Teams Tune Up Unmanned Cars for Mojave Challenge
By MICHAEL THURESSON
The Defense Department wants to bring unmanned vehicles down to earth.
Looking to duplicate the success of unnamed aerial vehicles like Northrop Grumman Corp.’s Global Hawk, the Defense Advanced Research Projects Agency will pay $1 million to any engineer, scientist or tinkerer who develops a vehicle that can find its way unaided from Barstow to Las Vegas in less than 10 hours.
Called the Grand Challenge, the 200-mile race across the Mojave Desert commences on March 13, with teams from the California Institute of Technology, Carnegie Mellon University in Pittsburgh and Ohio State University’s electrical engineering department, along with more than 100 others. Most teams are heavy with experienced engineers and software developers working full-time jobs.
“We expect to see the autonomous ground vehicle to begin to demonstrate a level of behavior that is unprecedented today. Most robotic vehicles today are tethered,” said Air Force Col. Jose Negron, project manager for the race.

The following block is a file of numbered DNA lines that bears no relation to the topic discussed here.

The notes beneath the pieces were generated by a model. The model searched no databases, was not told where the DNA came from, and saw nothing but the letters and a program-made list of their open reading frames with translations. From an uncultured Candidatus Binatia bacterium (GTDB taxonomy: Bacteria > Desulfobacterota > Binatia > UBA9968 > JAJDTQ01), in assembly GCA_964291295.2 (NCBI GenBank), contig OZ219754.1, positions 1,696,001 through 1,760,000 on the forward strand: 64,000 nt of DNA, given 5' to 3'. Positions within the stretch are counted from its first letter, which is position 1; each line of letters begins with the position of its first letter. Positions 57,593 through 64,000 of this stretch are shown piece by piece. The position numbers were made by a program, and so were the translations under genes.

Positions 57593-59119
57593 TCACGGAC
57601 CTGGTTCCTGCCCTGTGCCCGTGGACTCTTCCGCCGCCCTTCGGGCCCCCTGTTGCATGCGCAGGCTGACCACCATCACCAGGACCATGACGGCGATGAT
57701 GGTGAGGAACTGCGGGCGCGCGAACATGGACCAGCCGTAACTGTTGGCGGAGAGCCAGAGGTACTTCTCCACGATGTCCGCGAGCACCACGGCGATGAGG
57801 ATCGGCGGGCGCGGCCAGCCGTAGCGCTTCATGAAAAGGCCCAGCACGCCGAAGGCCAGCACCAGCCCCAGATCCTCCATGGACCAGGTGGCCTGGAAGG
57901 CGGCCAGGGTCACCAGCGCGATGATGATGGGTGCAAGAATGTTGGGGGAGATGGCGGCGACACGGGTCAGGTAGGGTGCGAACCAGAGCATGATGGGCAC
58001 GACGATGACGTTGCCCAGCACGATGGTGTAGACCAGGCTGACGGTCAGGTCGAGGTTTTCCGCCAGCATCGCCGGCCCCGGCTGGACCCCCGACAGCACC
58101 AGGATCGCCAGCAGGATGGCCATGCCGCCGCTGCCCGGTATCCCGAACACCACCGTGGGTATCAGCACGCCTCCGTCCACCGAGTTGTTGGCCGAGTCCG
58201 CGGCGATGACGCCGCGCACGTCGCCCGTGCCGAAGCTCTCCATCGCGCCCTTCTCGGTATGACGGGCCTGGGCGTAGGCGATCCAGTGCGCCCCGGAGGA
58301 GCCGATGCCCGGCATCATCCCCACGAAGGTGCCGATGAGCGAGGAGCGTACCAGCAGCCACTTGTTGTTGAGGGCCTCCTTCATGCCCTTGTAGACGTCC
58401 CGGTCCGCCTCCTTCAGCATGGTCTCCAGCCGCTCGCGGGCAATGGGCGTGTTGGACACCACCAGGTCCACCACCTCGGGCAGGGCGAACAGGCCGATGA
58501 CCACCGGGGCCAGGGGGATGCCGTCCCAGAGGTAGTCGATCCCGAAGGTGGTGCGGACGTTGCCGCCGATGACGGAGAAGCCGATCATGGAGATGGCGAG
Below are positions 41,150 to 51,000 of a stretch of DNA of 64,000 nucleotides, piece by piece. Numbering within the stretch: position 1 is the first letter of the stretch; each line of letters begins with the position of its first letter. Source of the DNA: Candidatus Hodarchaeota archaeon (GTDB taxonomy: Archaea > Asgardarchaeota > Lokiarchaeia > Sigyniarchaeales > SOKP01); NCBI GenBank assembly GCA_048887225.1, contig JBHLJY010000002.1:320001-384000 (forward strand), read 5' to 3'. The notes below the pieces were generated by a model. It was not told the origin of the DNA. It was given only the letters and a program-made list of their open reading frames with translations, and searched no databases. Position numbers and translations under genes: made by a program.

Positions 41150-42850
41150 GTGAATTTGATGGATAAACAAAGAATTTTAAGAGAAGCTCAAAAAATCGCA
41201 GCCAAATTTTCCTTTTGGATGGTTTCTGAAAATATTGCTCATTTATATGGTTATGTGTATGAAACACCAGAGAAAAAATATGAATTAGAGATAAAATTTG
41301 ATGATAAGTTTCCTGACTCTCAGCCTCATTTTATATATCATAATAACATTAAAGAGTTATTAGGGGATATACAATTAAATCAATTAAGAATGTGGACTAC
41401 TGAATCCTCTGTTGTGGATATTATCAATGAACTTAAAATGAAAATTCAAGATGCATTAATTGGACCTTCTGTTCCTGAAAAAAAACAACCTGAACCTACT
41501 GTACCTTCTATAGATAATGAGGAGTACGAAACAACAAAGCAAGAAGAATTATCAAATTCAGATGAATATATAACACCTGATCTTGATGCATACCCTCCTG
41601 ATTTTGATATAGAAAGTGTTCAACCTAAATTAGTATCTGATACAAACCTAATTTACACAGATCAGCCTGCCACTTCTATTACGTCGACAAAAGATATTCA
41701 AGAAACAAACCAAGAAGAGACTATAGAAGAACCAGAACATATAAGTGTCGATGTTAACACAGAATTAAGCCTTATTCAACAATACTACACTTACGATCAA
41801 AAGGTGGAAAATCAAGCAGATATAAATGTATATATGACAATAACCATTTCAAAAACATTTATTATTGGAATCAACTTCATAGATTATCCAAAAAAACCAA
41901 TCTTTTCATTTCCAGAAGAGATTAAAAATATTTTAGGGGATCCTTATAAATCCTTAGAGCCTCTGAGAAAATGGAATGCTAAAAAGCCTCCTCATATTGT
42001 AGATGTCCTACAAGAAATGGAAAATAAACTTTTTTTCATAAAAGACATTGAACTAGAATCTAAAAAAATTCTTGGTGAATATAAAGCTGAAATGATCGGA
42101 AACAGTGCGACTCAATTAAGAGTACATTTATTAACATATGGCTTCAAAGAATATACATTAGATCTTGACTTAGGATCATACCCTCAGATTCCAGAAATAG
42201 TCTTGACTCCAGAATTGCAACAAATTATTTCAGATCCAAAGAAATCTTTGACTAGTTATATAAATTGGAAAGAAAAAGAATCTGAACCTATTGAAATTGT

There are 105 teams listed as potential participants on DARPA’s Web site, including several in Southern California. The teams were required to submit technical papers describing their strategies to DARPA by Oct. 14. Only 20 to 30 teams are expected to be approved for the race.
Five teams, including those from Cal Tech and SciAutonics LLC in Thousand Oaks, have already been approved. The rest of the cuts will be made by early November.
The desert route, which DARPA has kept under wraps, is expected to be treacherous. The teams expect much of the race to be held within the confines of Fort Irwin, a U.S. Army training base covering 635,000 arid acres between Barstow and Las Vegas.
The lack of information has forced teams to be especially creative as they meld the necessary expertise in robotics, mechanical engineering, software development, sensor technology, satellite-based navigation and auto mechanics.
“We are looking at mobility, artificial intelligence and behavioral science in these vehicles,” said Negron, who gives teams a 20 percent chance at best to finish the race. “It’s critical that the internal mechanisms of these vehicles work together.”